Long Stile, walking to the High Street by Andy Wallace Andy FellwalkerLong Stile looms ahead and the view back along the green ridge is very pleasantly summery, bright and green in the warm weather. Long Stile is a bouldery climb where you can easily lose the path, making one or two awkward moments for short legs but another interesting easy climb for long ones. There were some complaining calf muscles close to the top of the climb but the gradient eases suddenly and for some the flat broad plateau of High Street was a welcome relief.

High Street summit by Andy Wallace Andy FellwalkerThe views from High Street were slightly hazy but a whole lot better than any I had seen before from there. Great Gable was obvious, all of the fells in line from Crinkle Crags to Scafell Pike were recognisable and in the middle ground Fairfield and Helvellyn were highlighted by the sun and not hazy.

It is almost too easy to find the way to Mardale Ill Bell in this visibility, thick mist certainly adds an edge to the need to navigate. It is an easy walk over grass, the Ill Bell ridge is attractively obvious and Mardale Ill Bell is a green lump ahead, just what does the name Mardale mean? I should be thankful for the good weather, on one occasion in the past I was unable to find the obvious rocky summit of Mardale Ill Bell.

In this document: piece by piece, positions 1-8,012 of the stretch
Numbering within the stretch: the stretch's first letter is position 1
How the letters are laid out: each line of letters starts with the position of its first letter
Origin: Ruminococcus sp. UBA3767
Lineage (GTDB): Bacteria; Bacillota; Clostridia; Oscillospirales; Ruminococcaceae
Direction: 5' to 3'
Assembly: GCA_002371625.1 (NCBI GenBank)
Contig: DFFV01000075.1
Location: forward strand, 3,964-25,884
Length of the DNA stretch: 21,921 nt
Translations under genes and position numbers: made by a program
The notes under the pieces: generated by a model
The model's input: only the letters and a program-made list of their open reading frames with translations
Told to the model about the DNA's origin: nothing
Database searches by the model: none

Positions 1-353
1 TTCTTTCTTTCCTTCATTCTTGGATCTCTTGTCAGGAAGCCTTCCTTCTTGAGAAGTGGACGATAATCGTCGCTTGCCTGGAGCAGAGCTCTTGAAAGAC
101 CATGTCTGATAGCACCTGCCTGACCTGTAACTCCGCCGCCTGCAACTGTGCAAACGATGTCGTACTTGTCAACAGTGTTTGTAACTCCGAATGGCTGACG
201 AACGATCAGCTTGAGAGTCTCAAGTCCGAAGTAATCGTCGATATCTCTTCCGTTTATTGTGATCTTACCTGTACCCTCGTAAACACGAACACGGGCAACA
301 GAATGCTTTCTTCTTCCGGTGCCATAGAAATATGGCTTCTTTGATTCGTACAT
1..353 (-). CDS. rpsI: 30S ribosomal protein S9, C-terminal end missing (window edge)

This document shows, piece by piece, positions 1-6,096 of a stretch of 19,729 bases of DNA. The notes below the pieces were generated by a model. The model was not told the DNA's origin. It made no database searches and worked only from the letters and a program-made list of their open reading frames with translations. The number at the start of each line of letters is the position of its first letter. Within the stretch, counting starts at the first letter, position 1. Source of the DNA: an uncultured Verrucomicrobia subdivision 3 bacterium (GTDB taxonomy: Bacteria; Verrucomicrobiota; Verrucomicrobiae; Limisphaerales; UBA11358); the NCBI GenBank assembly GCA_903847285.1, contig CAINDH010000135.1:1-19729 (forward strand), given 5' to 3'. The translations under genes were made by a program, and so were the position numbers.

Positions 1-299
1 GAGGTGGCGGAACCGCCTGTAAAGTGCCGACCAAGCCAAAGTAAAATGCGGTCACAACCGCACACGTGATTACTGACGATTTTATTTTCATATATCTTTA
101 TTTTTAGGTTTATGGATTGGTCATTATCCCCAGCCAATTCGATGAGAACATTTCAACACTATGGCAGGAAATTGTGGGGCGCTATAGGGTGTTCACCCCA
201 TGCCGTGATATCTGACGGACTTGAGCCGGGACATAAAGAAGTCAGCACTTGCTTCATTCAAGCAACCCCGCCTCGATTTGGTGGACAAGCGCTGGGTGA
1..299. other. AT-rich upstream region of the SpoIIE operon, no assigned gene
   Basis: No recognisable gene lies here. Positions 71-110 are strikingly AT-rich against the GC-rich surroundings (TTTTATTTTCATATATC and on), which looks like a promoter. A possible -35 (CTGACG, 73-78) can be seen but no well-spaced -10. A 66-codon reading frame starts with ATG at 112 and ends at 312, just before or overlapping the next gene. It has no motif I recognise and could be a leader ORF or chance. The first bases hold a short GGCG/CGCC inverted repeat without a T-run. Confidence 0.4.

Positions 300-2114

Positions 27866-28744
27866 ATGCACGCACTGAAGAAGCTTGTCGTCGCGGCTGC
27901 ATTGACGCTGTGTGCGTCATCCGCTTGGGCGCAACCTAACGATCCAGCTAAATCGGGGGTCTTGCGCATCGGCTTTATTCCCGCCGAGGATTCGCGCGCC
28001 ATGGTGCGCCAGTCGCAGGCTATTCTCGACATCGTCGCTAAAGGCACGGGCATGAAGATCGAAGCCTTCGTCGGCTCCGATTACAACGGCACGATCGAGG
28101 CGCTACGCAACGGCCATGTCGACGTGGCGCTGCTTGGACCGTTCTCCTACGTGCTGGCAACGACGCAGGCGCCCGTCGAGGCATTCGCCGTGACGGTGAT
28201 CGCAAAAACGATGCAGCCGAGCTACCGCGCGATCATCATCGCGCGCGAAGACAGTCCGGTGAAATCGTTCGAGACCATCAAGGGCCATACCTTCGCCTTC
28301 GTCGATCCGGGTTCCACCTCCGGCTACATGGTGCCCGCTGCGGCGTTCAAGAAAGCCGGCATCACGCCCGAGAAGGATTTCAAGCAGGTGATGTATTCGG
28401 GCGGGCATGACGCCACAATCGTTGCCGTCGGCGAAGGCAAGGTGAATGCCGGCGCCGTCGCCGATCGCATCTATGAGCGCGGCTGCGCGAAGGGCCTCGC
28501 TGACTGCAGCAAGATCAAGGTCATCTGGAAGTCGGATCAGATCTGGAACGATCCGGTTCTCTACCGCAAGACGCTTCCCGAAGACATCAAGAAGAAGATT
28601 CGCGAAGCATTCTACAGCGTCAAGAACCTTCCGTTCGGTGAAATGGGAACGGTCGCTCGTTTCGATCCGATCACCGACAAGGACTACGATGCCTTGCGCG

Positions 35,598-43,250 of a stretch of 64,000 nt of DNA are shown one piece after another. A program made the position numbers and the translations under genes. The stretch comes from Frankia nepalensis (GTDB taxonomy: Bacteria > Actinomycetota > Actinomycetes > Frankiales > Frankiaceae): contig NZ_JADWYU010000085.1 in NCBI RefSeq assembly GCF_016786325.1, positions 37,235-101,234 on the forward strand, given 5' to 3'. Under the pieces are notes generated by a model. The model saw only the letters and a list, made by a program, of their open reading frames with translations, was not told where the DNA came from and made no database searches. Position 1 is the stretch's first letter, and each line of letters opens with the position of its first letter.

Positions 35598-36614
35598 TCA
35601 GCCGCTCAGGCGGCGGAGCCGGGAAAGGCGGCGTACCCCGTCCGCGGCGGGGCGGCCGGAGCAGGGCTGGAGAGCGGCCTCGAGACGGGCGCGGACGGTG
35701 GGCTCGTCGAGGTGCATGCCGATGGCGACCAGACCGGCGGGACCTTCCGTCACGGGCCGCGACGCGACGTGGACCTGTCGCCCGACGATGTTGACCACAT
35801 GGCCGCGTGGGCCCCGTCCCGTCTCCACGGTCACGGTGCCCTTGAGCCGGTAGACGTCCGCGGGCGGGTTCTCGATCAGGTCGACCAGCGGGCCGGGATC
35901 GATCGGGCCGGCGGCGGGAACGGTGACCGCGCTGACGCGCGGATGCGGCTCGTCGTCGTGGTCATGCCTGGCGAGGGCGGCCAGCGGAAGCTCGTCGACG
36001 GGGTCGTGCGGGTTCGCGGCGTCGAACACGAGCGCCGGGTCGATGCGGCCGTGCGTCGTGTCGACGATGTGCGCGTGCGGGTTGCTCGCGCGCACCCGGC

View of Small Water from the ascent of Harter Fell by Andy Wallace Andy FellwalkerOnce again the way ahead is obvious, Harter Fell is an even bigger green lump, there are good views over Kentmere Reservoir and Small Water, the reflection of the sky in the water making them both look attractive. A rugged but not difficult path takes you down to the substantial shelter at Nan Bield Pass.

From the pass Harter Fell looks like a formidable object, there is an easier looking alternative by the side of Small Water and some of the party choose that option but it only saves twenty minutes and probably doesn't save any energy. The climb up to Harter Fell isn't as difficult as it looks and the views of all of the sheets of water benefit from the reflection of the sunlight and the dappled clouds.

Harter Fell cairn by Andy Wallace Andy FellwalkerAt the top of the climb is another large summit plateau giving an easy walk the the summit. The bizarre shapes of old metal fence posts embedded in the summit cairn have been hidden by a fresh cap of stones. Was it the cairn pixie that pulled one of the fence posts out of the cairn and made it stick up like a hat stand?

A short walk across the flat top brings you to another cairn full of fence posts, the view over Haweswater gets better from here. The new style reconstructed footpath, hand made by JCB, is easy enough going down but would be quite a slog going up. At the top of Gatescarth path there is a gate on the right if you want to descend to Longsleddale but the good path to the left takes us back down to Mardale Head.

The steep rugged hill that keeps you company as you descend is Harter Fell, you can see the easy path above the crags but when we were on the path we did not suspect the steep crags below.

Is there a cairn at the Haweswater Hotel or did we all stop there for some other reason in the warm afternoon sunshine?

Andy Wallace 31st July 2004